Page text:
Associate Director, Biology
Associate directors oversee research teams and projects. If they work in an academic setting, they also manage the biology department's faculty training and grant acquisitions. If they work with private companies, they apply their research findings for commercialization. Associate directors must possess exceptional administrative and financial skills.
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Doctoral Degree in Biology
Due to the significant investment of time and money, few students pursue a doctoral degree in biology as a sequential part of their academic training. Furthermore, many doctoral programs only accept applicants with ample work and research experience. Biologists typically earn doctoral degrees so they can advance their mid-level careers, qualifying for positions as tenured professors, head research scientists, and senior consultants.
Doctoral biology programs center on self-motivated work. Students spend their first 2-3 years taking specialized coursework, writing proposals, and gathering funding for research. They spend the remainder of their time in the program conducting tests; analyzing data; and preparing for a dissertation defense, publication, and oral examination.
Doctoral students can also access fellowships, through which they gain paid experience as lecturers and undergraduate coordinators. Specializations are available in areas like computational biology, molecular biology, and conservation ecology.
What Can You Do With a Doctorate in Biology?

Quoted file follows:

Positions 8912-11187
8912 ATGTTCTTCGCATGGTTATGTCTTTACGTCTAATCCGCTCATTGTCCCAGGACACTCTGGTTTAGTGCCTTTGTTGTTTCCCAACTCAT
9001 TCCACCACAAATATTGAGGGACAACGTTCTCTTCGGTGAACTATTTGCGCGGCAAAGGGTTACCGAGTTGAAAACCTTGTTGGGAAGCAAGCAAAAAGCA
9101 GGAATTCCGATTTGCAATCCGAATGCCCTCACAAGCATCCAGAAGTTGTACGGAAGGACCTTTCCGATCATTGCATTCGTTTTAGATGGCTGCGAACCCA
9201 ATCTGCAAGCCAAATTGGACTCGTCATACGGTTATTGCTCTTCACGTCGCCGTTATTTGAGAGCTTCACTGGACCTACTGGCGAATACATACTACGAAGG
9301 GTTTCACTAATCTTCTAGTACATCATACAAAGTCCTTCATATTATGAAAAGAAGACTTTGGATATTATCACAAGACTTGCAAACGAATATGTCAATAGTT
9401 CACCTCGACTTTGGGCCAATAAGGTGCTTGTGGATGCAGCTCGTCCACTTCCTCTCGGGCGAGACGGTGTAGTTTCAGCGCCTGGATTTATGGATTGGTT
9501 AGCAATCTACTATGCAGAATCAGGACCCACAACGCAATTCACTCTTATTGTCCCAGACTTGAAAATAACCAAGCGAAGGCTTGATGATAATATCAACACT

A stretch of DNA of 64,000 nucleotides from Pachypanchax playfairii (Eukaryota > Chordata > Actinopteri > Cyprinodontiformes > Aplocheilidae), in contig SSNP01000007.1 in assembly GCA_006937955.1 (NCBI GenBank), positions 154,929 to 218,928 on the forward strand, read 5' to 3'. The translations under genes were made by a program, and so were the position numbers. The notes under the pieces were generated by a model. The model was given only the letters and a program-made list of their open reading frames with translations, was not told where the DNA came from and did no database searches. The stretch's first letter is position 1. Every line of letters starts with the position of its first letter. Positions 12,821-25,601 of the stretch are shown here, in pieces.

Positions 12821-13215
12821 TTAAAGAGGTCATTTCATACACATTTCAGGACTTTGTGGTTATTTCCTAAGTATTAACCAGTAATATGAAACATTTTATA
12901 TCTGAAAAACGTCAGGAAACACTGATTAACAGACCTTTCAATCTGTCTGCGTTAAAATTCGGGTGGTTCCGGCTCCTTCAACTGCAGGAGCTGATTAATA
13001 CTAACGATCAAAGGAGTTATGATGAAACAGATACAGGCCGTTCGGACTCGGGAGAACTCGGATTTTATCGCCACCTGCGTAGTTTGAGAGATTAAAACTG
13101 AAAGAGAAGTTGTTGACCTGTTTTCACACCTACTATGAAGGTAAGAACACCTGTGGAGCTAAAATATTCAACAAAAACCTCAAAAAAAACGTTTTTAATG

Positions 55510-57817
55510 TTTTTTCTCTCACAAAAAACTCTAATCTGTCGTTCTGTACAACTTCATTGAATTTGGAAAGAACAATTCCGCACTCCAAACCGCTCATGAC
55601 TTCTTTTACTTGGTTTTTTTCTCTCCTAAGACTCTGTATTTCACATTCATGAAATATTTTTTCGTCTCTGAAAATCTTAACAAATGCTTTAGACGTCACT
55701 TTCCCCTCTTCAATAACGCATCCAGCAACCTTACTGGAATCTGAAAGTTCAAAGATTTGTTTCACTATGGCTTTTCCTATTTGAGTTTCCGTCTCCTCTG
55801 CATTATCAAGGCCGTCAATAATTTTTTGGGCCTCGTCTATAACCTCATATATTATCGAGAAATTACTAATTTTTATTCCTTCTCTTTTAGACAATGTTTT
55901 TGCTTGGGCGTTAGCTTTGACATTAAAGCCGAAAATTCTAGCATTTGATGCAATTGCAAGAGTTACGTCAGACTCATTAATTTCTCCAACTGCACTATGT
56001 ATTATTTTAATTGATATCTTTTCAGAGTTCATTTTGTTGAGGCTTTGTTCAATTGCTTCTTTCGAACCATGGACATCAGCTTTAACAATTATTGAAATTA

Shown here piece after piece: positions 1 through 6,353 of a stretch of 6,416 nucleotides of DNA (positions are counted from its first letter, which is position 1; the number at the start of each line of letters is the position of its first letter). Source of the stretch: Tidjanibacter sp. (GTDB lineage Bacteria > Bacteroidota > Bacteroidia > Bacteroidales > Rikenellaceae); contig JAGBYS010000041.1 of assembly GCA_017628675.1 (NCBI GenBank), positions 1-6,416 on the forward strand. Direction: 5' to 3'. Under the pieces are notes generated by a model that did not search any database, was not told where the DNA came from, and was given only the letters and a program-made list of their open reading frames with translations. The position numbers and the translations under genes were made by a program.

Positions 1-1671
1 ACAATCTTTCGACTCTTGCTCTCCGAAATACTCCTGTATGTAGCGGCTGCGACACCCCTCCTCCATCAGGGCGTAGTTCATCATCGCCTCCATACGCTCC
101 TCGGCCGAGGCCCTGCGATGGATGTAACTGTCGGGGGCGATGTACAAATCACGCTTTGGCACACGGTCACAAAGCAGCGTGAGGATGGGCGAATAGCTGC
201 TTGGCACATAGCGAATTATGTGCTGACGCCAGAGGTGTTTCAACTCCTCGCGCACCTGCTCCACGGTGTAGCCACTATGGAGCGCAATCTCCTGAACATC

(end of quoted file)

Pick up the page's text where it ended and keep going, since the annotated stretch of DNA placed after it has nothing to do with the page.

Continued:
Senior Research Scientist, Biotechnology
Biotechnology roles can be found in academia, engineering, and manufacturing. Senior research scientists can work as educators and consultants, helping audiences understand theoretical and technical concepts in their field. They may also pursue industrial development careers, creating new products for distribution.
As leaders of research teams, principal scientists oversee project design, laboratory testing, and data analysis and application. In addition to a firm grasp of scientific inquiry, these scientists must possess strong communication skills to motivate employees and present findings.
Postsecondary Teacher, Biology
College professors teach students through lectures, seminars, and laboratory sessions. They also assist students with research projects and theses/dissertations. Biology professors cultivate expertise through their own research and publication. These professionals can also work for organizations as field experts, research leads, and consultants.